Now let’s talked about the energy function of Boltzmann Machine. Similarly to Hopfield Network, the energy of BM is defined as following:

(16)

where stands for visible units, stands for hidden units, stands for weights and stands for bias.

Based on this energy function, the probability of a joint configuration over both visible unit and hidden unit can be defined as following:

(17)

The probability of only visible units (or hidden units) can be achieved by marginalizing this joint probability.

When Boltzmann Machine is trained to its stable state, which is called thermal equilibrium, the distribution of these probability will remain the same because the distribution of energy will remain the same. However, the probability for each visible unit or hidden unit may vary and the energy may not be at their minimum. This is related to how thermal equilibrium [manabe1967thermal] is defined, where the only thing stays the same is the distribution of each part of the system.

4.4.2 Application of Boltzmann Machine

Similar to Hopfield Network, Boltzmann Machine can be used to generate data. By marginalizing the joint probability of visible and hidden units, we can get the probability of visible units as the following function:

(18)

when the settings of a BM is learnt, we can easily apply this to the network and sample out the visible units.

4.4.3 Learning of Boltzmann Machine

At last, let’s have a look at how to train this powerful Boltzmann Machine by maximizing the likelihood function. Because the probabilities are defined as the exponential term of energy, we try to maximize the sum of log probabilities instead to make it simpler. Now, when we take derivative of the log probabilities over weights, we can see a very beautiful term showed as following:

(19)

It is the difference between the expectation value of product of states while the data is fed into visible states and the expectation of product of states while no data is fed, both products are computed when the system reaches thermal equilibrium. Then the question is about how to get these two products.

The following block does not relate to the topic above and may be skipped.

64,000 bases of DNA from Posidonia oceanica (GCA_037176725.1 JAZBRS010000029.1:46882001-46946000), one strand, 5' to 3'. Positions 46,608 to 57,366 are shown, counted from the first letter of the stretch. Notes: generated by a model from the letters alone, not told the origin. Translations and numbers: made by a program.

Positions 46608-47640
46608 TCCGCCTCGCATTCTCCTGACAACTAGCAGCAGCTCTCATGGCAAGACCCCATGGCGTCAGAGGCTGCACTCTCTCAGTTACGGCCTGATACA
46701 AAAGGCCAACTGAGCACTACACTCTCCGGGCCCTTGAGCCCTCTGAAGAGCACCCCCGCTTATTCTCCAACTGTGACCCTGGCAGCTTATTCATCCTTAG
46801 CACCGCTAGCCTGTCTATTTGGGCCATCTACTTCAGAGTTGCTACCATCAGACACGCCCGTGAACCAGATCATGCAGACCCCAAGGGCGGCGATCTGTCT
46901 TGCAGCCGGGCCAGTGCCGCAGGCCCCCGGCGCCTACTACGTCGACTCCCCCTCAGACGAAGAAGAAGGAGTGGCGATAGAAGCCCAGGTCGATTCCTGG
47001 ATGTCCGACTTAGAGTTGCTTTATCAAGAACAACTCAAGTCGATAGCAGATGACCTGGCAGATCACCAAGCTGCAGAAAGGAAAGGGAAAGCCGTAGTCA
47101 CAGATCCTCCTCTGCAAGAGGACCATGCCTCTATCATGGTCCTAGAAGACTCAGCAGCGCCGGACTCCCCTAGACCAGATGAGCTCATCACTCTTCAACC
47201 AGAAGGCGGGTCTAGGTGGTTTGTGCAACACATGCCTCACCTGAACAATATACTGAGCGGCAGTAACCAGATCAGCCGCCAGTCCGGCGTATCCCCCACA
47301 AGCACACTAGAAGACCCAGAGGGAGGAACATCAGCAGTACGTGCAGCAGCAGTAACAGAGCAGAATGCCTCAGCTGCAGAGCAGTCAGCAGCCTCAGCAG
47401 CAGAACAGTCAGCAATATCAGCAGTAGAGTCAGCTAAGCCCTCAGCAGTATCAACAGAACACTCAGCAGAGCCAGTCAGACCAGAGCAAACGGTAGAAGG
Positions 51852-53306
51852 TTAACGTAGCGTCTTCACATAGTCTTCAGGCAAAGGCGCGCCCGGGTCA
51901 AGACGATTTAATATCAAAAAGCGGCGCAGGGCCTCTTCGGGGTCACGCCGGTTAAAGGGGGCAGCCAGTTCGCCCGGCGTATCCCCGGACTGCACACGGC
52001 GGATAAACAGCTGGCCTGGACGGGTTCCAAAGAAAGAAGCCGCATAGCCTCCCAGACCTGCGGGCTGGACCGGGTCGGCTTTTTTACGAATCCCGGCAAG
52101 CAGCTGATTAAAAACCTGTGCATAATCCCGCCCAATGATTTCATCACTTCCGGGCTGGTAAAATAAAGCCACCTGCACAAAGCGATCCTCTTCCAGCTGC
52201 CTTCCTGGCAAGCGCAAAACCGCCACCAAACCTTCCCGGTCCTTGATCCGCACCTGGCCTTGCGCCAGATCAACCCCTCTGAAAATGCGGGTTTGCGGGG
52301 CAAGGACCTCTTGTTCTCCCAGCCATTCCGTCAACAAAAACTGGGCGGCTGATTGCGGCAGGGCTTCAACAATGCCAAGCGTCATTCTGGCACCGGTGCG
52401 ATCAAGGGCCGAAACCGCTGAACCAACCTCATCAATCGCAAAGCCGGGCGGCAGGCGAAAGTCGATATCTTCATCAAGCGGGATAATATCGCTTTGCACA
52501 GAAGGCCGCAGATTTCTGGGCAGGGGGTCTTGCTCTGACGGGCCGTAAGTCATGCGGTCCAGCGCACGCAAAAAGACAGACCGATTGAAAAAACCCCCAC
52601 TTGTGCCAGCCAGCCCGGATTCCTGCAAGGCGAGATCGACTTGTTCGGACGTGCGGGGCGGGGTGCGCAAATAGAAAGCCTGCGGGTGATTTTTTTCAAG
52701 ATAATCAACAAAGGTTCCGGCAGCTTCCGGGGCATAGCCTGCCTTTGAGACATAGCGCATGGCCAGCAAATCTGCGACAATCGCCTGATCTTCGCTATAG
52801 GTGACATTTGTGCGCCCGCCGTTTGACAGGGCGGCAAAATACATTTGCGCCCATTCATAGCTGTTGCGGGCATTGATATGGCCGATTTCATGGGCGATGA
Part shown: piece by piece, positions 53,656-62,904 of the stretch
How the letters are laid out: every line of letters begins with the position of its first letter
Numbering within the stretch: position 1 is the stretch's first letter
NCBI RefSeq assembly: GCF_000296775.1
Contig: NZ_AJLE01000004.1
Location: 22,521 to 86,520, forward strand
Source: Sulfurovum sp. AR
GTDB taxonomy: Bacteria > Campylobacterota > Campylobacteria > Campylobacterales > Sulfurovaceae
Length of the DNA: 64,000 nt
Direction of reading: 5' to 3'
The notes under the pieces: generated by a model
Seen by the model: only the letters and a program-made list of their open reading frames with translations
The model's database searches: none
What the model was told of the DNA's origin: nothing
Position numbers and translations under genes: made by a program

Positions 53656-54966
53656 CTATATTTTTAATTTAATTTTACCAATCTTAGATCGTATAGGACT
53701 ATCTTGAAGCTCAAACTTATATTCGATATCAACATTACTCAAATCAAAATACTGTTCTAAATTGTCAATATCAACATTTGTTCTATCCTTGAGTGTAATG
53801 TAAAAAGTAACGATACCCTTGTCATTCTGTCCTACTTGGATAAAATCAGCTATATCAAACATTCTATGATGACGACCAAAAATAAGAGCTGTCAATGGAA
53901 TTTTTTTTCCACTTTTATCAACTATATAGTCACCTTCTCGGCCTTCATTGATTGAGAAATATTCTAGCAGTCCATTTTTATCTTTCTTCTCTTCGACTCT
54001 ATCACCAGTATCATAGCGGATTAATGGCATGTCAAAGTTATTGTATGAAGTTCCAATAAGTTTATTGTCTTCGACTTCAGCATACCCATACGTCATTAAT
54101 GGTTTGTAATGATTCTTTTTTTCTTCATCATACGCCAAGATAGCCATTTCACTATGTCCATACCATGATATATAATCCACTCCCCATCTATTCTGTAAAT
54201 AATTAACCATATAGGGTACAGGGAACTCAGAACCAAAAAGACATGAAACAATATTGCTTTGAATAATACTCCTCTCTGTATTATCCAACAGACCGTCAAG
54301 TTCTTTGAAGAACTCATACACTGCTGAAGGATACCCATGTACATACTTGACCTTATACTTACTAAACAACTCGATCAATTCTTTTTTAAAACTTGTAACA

The answer is as simple as sampling. Keep sampling all the possible states to until the system reaches its thermal equilibrium. There are several algorithms about this, but we believe the main idea remains the same as sampling. As long as this sampling procedure is not avoided or dramatically simplified, the learning of Boltzmann Machine remains a difficult problem.

4.5 Restricted Boltzmann Machine

Restricted Boltzmann Machine, invented by Smolensky in 1986 [smolensky1986information], is a Boltzmann Machine without intra-layer connection between units. In other words, there are only connections between visible units and hidden units, but no connections between visible units and visible units or between hidden units and hidden units. It is a bipartite graph, as showed in Figure 20.

Figure 20: An example of Restricted Boltzmann Machine

Because of the removal of some connections, the energy function also becomes simpler, as following:

(20)

where, as usual, stands for visible units, stands for hidden units, stands for weights and stands for bias.

4.5.1 Traditional Learning of RBM

Traditionally, training a RBM follows the same way as training a BM, but it gets much simpler because the removal of intra-layer connections. The adjust of weights is related to the difference of expectation of products of units with data fed in and the expectation of products of without data fed in, as before, as following:

(21)

One simpler thing is that, now we don’t have to sample the states one by one to get the thermal equilibrium. Since hidden units do not affect each other now, we can calculate the state of all hidden units within one step parallel. Then we reconstruct visible units, and then compute hidden units. This is Gibbs Sampling [gelfand1990illustration]. However, this only decreases the computation complexity in a sense that all hidden units (or visible units) can be calculated together, but there is not guarantee that how long it takes to get the thermal equilibrium state.

4.5.2 Contrastive Divergence

Contrastive Divergence is an interesting idea, which states that we don’t have to keep working until thermal equilibrium. Usually, only a few steps of sampling is enough, sometimes, even one step is enough! (Here one step means first sample hidden states, adjust weights, then reconstruct the visible units, sample hidden units and then adjust weights again.)

This dramatically reduces the computation complexity of training an RBM, but why does this even work? It is only an empirical result when it is first introduced. It could be understood as an changes of error surface, where the first sampling drags down the error surface and the second sampling drags up the sampling to form a local optimum.

On the theoretical side, Bengio 2007 showed that contrastive divergence (k-step short Gibbs sampling) can obtain a biased but convergence estimator of log-likelihood gradient

[bengio2009justifying]. To cover this theory may require heavy work related with Gibbs sampling, so let’s skip it here.

One thing to notice: Contrastive Divergence is a biased approximation. It does not maximize the likelihood of the data under the model but the difference of two KL-divergences, like following:

(22)

where is the empirical distribution and is the distribution of the visible variables after